What Is It?
A diastema is a space or gap between two teeth. It appears most often between the two upper front teeth. However, gaps can occur between any two teeth.
A mismatch between the size of the jaw bones and the size of the teeth can cause either extra space between teeth or crowding of teeth. If the teeth are too small for the jaw bone, spaces between the teeth will occur. If the teeth are too big for the jaw, teeth will be crowded.
Spaces develop for a few other reasons as well.
Sometimes some teeth are missing or undersized. This happens most often with the upper lateral incisors (the teeth next to the two upper front teeth). That can cause the upper central incisors to develop a space.
A diastema also can be caused by an oversized labial frenum. The labial frenum is the piece of tissue that normally extends from the inside of your upper lip to the gum just above your two upper front teeth. In some situations, the labial frenum continues to grow and passes between the two front teeth. If this happens, it blocks the natural closing of the space between these teeth.
Habits can also lead to gaps between the teeth. Thumb sucking tends to pull the front teeth forward, creating gaps.
Spaces can develop from an incorrect swallowing reflex. For most people, the tongue presses against the roof of the mouth (palate) during swallowing. Some people develop a different reflex known as a tongue thrust. When they swallow, the tongue presses against the front teeth. Over time the pressure will push the front teeth forward. This can cause spaces to develop.
Periodontal (gum) disease results in the loss of the bone that supports the teeth. In people who have lost a lot of bone, the teeth can become loose. This movement can result in gaps between the front teeth.
Children may have temporary gaps as their baby teeth fall out. Most of these spaces close as the permanent teeth reach their final positions.
A diastema that occurs because of a mismatch between the teeth and the jaw does not have symptoms. However, spaces caused by a tongue thrust habit or periodontal disease will tend to expand or grow with time. The teeth may become loose, and discomfort or pain may occur, particularly during biting or chewing.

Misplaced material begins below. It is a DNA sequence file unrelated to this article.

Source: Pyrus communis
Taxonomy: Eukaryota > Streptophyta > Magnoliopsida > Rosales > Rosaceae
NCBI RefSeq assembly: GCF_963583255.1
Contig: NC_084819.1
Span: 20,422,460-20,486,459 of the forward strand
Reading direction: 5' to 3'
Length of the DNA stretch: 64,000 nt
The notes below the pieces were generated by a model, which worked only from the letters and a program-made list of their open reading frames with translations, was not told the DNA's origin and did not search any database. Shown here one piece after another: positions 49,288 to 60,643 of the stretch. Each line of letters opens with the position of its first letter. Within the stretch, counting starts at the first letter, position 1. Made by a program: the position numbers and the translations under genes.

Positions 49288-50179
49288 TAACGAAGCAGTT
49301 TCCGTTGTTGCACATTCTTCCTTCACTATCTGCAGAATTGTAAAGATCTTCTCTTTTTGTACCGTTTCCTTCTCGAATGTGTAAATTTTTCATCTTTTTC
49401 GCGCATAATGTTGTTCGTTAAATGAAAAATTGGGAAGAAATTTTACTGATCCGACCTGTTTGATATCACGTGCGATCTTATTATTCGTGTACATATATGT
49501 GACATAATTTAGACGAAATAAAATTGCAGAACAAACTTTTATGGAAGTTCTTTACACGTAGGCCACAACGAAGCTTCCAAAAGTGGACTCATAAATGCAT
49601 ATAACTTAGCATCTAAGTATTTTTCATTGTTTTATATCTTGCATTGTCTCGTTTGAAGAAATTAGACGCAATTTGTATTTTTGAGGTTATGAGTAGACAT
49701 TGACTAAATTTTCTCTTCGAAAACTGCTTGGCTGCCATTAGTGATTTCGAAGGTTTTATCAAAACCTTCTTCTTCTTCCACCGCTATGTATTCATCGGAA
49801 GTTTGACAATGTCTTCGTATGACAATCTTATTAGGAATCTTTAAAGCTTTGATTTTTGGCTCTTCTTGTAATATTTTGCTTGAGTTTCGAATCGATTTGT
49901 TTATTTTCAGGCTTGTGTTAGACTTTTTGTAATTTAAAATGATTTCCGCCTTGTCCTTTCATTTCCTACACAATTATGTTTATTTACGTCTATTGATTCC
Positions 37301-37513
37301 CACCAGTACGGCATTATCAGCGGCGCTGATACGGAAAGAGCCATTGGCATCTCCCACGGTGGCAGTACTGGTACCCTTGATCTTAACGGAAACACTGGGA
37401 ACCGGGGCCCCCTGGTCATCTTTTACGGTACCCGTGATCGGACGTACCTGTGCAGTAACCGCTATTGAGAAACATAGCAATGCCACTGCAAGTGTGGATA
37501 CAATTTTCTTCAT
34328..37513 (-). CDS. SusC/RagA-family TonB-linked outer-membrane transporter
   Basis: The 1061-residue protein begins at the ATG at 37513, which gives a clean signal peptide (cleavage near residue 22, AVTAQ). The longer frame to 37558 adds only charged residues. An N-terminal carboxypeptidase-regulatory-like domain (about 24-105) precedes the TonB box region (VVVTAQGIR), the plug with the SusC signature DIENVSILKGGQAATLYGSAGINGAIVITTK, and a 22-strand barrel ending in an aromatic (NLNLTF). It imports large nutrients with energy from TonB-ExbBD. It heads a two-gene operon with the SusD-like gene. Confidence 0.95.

You may notice a space when brushing or flossing. Your dentist can see spaces during an examination.
If the gap was caused by a mismatch between the permanent teeth and the jaw size, the spaces can be expected to remain throughout life.
Gaps caused by a tongue thrust habit or periodontal disease can get larger with time.
Not all spaces can be prevented. For example, if the reason for a space is a missing tooth or a mismatch between the teeth and the jaw size, the spaces cannot be prevented without treatment.
Maintaining your gum health is essential to good oral health. Regular flossing and brushing will help to prevent periodontal disease and its related bone loss.
People with a tongue thrust habit can re-learn to swallow by pushing their tongue up against their palate. Breaking this habit can prevent widening of the spaces between teeth.
Sometimes, a diastema is part of a set of problems that require orthodontic treatment. In other cases, a diastema is the only problem. However, some people may seek treatment for reasons of appearance.
Some people get braces, which move the teeth together. Often, no matter where the diastema is, you must wear a full set of braces — on both your upper and lower teeth. That's because moving any teeth affects your entire mouth.
If your lateral incisors are too small, your dentist may suggest widening them using crowns, veneers or bonding.
If you have a space because you are missing teeth, you might need more extensive dental repair. This might include dental implants, a bridge or a partial denture.
If a large labial frenum is causing the gap, the frenum can be reduced through surgery called a frenectomy. If a frenectomy is done in a younger child, the space may close on its own. If it is done in an older child or an adult, the space may need to be closed with braces.
If the gap is caused by periodontal disease, then periodontal treatment by a dentist or gum specialist (periodontist) is necessary. When gum health is restored, in many cases braces can be used to move the teeth into place. A splint can be used to attach teeth to other teeth and prevent them from moving again. In some cases, a bridge will be required to close the spaces.
When To Call a Professional
If you have a space between your teeth or see one in your child's mouth, talk with your dentist. He or she will determine the reason for the space and may refer you to an orthodontist, a specialist in treatment with braces. The American Association of Orthodontists recommends that children be evaluated by an orthodontist by age 7. Treatment (if needed) may not begin right away. You and the orthodontist will discuss the overall treatment plan.
If your space is the result of periodontal disease, your dentist may refer you to a periodontist.
If a diastema is closed through orthodontics or dental repair, the space will tend to stay closed. However, to help prevent the space from coming back, wear your retainers as directed by your orthodontist. Your orthodontist may also splint (attach) the backs of the teeth to other teeth with composite (plastic) and a wire to prevent them from moving.
American Association of Orthodontists
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